This week’s image from the Hubble Space Telescope shows the delightfully named Little Sombrero galaxy, called that for its long thin shape with a bulge in the middle which is reminiscent of the shape of the traditional Mexican hat.
The Little Sombrero galaxy, also known as NGC 7814 or Caldwell 43, is located 40 million light-years away and is relatively small, at 80,000 light-years across. For reference, our Milky Way galaxy is larger at around 106,000 light-years across. The Little Sombrero has another distinctive feature as well as its shape, as it is a particularly dusty galaxy. Dust accumulates in its disk in particular, while its central bulge is brighter and full of stars illuminating the gas around them.
The Little Sombrero is one of a matched pair of galaxies, with an older sibling named the Sombrero galaxy. The Sombrero galaxy is actually about the same size as the Little Sombrero, but because it is closer to us it appears to be larger in the sky. The Sombrero galaxy, also known as Messier 104, is located 28 million light-years away and shares a similar shape of a wide disk seen edge-on, with a central bulge.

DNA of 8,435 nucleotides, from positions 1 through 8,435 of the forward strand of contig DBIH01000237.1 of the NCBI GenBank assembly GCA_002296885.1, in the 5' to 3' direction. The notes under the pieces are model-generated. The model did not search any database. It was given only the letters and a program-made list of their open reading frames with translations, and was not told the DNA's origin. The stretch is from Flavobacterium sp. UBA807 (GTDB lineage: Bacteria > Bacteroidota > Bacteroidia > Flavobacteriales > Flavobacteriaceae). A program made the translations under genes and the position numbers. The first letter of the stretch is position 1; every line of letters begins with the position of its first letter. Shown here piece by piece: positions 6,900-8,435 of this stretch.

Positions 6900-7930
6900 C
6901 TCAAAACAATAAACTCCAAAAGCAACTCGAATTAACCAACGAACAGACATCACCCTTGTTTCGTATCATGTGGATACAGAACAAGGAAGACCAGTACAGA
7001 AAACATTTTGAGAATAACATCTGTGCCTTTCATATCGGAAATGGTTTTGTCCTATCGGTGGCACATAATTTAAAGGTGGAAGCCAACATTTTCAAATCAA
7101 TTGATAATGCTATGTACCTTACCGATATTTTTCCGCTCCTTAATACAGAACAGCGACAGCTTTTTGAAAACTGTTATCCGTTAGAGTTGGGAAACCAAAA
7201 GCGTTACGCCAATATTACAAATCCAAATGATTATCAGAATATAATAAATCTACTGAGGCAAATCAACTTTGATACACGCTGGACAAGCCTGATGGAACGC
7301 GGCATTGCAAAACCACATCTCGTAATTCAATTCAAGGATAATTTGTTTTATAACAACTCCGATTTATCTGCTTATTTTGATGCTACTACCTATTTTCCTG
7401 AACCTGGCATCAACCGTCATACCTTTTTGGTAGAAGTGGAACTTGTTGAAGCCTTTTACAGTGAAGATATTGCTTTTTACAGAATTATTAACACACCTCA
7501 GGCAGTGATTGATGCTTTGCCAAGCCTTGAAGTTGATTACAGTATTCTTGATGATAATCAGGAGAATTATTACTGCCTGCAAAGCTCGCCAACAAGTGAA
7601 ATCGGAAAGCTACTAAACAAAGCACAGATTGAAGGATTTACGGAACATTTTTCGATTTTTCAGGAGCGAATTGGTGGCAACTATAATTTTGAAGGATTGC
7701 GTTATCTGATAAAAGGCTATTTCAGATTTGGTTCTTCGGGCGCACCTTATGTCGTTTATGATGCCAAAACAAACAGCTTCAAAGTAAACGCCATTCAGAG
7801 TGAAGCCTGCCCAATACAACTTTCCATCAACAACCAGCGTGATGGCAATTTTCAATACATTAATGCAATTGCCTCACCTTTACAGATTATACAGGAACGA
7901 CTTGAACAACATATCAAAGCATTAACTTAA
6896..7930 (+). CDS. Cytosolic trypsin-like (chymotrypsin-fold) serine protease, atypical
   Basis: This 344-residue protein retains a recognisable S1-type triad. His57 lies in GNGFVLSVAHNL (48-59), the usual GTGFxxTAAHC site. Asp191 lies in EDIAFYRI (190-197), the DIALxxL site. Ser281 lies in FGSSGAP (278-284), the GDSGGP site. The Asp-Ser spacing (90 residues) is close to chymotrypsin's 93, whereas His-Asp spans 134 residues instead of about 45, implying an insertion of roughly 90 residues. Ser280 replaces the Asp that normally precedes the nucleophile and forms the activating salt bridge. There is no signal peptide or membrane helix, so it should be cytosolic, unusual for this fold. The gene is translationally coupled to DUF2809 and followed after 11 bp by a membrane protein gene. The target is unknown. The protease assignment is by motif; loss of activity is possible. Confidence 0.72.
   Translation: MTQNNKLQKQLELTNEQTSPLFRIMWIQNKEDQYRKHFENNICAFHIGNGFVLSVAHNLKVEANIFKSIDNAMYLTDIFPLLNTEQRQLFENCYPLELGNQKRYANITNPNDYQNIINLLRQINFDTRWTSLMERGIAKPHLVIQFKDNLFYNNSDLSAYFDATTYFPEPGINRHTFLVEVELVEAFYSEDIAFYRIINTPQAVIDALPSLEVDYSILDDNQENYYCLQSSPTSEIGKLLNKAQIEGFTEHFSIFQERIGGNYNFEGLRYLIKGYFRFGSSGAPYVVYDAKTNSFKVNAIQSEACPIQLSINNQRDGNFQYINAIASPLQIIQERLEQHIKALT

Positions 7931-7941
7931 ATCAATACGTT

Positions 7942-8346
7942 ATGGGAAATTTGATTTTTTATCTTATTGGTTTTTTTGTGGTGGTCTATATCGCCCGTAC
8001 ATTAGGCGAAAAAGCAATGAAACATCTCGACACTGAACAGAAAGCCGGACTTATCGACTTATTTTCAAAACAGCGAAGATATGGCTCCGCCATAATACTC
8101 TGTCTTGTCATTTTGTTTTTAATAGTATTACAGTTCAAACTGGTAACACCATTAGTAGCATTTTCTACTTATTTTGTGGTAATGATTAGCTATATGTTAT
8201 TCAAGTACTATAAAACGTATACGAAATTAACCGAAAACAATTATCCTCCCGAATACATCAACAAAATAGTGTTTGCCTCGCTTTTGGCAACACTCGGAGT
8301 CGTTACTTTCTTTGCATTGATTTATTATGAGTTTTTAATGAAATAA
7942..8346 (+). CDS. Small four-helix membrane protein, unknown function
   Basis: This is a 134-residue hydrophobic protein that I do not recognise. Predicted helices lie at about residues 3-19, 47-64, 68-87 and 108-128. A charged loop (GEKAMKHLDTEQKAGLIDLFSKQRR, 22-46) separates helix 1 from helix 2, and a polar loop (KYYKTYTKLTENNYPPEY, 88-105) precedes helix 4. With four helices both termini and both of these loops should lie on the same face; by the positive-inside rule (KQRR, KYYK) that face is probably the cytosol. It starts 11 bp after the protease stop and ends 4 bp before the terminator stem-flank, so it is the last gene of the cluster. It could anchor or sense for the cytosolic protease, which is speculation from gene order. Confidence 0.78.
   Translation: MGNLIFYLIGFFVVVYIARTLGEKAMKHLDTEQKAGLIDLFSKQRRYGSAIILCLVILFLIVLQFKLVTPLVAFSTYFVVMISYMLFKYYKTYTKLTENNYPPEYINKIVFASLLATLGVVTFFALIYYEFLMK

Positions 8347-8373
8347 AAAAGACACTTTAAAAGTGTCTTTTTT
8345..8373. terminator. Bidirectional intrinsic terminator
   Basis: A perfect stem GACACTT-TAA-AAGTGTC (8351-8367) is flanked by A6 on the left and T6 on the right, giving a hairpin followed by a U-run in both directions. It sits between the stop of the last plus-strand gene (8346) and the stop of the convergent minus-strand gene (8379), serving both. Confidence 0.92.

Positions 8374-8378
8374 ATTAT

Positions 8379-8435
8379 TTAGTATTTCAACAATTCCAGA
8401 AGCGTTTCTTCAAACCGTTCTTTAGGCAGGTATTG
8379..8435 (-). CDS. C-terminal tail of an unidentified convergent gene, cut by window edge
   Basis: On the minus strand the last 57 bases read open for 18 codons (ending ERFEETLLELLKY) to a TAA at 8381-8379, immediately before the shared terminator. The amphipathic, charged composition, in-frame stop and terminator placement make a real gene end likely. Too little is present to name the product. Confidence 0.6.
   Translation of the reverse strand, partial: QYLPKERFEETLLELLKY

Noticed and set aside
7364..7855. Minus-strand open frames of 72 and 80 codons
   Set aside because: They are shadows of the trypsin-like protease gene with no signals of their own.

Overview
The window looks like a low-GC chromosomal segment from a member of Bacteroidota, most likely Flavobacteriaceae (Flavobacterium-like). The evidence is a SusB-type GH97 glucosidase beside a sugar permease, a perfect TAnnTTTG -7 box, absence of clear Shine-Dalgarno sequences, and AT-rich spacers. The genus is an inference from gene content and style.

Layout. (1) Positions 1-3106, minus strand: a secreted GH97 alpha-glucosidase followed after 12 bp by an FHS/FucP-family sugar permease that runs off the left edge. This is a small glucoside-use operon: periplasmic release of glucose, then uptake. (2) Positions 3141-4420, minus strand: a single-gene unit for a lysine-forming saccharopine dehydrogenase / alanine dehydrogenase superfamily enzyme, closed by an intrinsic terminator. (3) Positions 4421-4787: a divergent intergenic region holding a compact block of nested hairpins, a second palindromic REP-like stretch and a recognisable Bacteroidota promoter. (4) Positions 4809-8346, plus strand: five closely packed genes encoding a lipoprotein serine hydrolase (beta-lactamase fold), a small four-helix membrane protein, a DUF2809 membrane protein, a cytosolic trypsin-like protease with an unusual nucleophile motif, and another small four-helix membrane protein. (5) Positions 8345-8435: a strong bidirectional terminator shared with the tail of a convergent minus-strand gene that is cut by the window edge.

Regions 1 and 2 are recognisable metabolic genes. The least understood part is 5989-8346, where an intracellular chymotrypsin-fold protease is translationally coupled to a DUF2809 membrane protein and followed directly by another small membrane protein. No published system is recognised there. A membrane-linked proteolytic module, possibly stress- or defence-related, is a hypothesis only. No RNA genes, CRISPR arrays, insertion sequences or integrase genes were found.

The Sombrero galaxy has also been captured by Hubble, in a famous image released in 2003. This galaxy is also seen edge-on from Earth, so it has a similar shape. This image was chosen to celebrate Hubble’s five-year anniversary for its high level of detail showing the magnificent galaxy as captured in what was at the time one of the largest mosaics ever assembled from Hubble data. It was created from six separate images to capture the full galaxy in all its glory.
- Horrifying up-close images of a sunspot captured by the Inouye Solar Telescope
- Hubble observes weird star system with three off-kilter, planet-forming disks
- James Webb captures a stunning image of two galaxies merging
- James Webb captures the rarely-seen rings around Uranus
- Hubble spots an ancient pair of supermassive black holes about to merge